It is somewhat frustrating to write of the great civilization of the Indus Valley. Its origins, near the beginning of the IIIrd millennium BC, are unknown; and the reasons for its demise, a thousand years later, hardly less so. What is known results from archaeological digs at the two large sites of the twin cities Harappa and Mohenjo-Daro. The civilization is thought to be the country called Meluha. The towns of the Indus civilization are built on terraces raised above the flood level, their perimeters protected from erosion by brick structures. One of the most notable aspects of these towns is, as we will see later, the large number of wells and the integrated water use in the housing, including wastewater drainage. The writing of the Indus civilization has not yet been deciphered. The civilization had maritime trade with Sumer, the two cultures having some elements in common.
It is known that there were also land links in this period between the Indus civilization and Mesopotamia, passing to the north by Bactria and the Caspian Sea, supporting the trade in lapis lazuli (a semi-precious stone). Indeed, at Shortughai, in the eastern portions of the Oxus basin (present-day Amou Daria) the remains of a substantial establishment of Harappean culture have been found. Here, in the middle of the IIIrd millennium BC, extensive irrigation was practiced, as evidenced by 25-km long canals (see
Figures 2.20 and 7.2). Moreover, Harappean relics have been found in towns that flourished to the west in the same period, such as Altyn, proof of long-distance commerce. Should one then consider the Indus as the origin of irrigated agriculture, key to the subsequent prosperity of central Asia, whereas conventional wisdom considers Mesopotamia to be the origin? The answer is not simple.
In the VIIth or VIth millennium BC the Neolithic revolution reached the regions to the southeast of the Caspian Sea, to the plains where the Gorgan and Atrek rivers flow, and to the foothills of the Kopet Dag mountains (Figure 1.3). The Jeitun culture that developed at the foot of these mountains had already likely developed modest irrigation, even if there is no formal proof of this. Somewhat later, population increase led to new
Figure 1.3 From Sumer to the sites of the Indus Valley (Harappa civilization), and the Oxus Civilization, c. 2500 — 2200 BC. The oasis of Geoksiur is shown because of its importance to the history of irrigation, but its settlement dates from much earlier (5th and 4th millennia BC)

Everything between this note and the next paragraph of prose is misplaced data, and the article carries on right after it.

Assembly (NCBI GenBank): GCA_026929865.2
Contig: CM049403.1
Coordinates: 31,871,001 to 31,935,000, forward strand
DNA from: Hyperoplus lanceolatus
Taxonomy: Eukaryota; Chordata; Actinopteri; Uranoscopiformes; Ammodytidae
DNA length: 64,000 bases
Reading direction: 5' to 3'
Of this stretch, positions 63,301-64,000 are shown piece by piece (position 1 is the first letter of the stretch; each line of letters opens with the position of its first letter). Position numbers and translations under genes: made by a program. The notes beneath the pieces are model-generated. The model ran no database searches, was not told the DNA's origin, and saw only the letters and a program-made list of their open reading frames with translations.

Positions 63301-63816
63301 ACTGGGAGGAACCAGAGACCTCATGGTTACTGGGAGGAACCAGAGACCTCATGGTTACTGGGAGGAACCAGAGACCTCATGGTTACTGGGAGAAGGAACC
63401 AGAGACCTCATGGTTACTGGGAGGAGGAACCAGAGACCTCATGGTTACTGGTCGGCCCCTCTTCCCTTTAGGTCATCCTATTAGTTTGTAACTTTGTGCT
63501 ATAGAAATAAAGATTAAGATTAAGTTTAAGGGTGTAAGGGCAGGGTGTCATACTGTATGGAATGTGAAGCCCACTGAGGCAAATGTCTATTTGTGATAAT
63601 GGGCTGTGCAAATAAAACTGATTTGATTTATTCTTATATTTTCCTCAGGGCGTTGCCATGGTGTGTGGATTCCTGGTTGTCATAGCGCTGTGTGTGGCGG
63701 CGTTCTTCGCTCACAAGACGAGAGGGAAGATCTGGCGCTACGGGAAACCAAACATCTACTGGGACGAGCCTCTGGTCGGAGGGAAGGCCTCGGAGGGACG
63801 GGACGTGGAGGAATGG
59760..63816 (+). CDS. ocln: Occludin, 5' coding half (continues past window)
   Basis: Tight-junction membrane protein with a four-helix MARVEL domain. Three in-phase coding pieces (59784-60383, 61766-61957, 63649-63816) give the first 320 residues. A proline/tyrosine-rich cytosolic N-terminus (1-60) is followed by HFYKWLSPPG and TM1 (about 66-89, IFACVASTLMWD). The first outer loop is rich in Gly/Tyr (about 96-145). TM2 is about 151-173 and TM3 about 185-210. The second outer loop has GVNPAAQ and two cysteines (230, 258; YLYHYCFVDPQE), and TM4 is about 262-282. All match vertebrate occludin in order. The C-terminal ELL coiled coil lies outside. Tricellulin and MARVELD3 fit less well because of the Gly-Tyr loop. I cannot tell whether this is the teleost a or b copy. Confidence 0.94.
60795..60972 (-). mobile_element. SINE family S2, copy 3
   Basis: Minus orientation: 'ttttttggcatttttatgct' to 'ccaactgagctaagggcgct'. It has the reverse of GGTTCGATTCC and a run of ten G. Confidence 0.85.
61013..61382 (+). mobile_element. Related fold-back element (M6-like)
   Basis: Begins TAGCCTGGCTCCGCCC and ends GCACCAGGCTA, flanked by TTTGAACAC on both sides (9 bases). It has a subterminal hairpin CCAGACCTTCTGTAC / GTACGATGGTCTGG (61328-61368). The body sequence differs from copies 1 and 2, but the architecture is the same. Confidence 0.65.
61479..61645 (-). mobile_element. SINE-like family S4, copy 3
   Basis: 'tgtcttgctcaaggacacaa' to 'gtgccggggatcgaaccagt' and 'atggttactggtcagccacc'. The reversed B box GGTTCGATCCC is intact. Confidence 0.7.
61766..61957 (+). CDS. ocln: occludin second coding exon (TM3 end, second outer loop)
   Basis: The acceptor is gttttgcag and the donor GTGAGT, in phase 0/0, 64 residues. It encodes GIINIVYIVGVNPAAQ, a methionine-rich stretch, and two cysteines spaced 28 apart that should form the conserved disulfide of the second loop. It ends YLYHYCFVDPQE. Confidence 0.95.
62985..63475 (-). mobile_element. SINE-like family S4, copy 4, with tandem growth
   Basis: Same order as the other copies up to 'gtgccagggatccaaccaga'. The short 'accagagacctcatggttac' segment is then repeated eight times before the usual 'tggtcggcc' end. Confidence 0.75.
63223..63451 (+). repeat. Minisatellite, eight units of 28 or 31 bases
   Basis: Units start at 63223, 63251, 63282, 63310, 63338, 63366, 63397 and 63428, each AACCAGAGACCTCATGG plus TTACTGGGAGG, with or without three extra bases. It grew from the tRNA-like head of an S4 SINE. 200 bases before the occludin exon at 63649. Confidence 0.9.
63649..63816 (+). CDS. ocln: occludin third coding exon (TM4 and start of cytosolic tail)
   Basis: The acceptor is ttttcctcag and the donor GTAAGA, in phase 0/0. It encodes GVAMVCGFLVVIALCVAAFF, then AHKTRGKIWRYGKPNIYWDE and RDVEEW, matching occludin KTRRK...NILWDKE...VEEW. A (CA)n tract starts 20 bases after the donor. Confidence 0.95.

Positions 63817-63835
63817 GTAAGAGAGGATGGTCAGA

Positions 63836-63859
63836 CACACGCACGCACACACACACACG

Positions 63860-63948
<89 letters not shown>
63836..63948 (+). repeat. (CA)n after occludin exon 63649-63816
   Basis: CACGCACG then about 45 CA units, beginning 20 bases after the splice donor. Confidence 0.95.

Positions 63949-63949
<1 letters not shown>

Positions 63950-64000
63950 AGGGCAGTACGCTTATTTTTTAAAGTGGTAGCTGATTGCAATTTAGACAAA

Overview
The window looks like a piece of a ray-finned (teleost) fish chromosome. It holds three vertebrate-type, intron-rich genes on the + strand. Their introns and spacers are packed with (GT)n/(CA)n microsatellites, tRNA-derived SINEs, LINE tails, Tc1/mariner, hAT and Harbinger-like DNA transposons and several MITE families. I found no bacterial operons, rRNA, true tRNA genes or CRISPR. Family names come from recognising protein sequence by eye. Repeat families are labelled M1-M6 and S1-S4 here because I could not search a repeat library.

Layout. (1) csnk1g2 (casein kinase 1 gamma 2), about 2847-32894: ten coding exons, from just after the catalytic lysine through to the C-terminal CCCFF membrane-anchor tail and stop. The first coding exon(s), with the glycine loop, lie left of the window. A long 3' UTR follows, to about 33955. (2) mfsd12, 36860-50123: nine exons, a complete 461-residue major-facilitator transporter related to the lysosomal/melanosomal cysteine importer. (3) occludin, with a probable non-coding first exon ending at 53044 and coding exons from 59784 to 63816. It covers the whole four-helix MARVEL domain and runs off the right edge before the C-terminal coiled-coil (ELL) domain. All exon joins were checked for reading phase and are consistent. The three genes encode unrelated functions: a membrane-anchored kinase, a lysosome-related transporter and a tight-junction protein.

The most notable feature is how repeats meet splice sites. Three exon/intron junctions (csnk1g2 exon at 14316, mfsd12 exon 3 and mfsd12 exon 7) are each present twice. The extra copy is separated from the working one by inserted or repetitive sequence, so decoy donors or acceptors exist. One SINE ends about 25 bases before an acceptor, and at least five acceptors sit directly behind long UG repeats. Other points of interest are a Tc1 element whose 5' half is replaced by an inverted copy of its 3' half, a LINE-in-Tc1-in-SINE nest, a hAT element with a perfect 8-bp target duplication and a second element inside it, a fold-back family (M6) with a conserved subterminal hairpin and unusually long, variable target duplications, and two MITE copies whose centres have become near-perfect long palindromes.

settlements to the east, first where the Tedzhen River forms a branched delta that vanishes into the desert of Kara Kum, in the Geoksiur oasis. Artificial irrigation appears in this oasis during the IVth millennium BC. Russian archaeologists have studied derivation canals extending perpendicular to the Tedzhen. These canals are 3 — 5 m wide, 0.8 — 1.2 m deep, and can be identified along a distance of 3 km. It is interesting to note, moreover, that the most active of this irrigation activity, supposedly the first to occur outside of Mesopotamia, apparently coincides with the concentration of population into a single site of the oasis. The settlements had previously been dispersed around the oasis, suggesting that the irrigation efforts were a response to the gradual weakening of the water supply, a prelude to complete abandonment of the oasis. The neighboring cities of Namagza and Altyn, whose existence would be inconceivable without intensive irrigation, surely were the destinations of the dislocated peoples. This culture and its techniques, conveniently called the Oxus civilization, come together later in the IIIrd and IInd millennia BC in all of the Bactria-Margiana region. Traces of this civilization have even been found to the north at Sarazm, on the Zeravchan River (later to become the sites of Boukhara and Samarcand).
Despite the decline of urbanization in central Asia, including the disappearance of the cities of Altyn and Namagza in about 2200 BC, the destiny of Bactria and Margiana is to remain civilized, an obligatory passageway between Mesopotamia and the Far East. The destiny of the large cities of the Indus, on the other hand, is to vanish forever. After several centuries of existence, they become uninhabited, for reasons unknown. Around 1750 BC, Harappa is destroyed, and Mohenjo Daro is abandoned.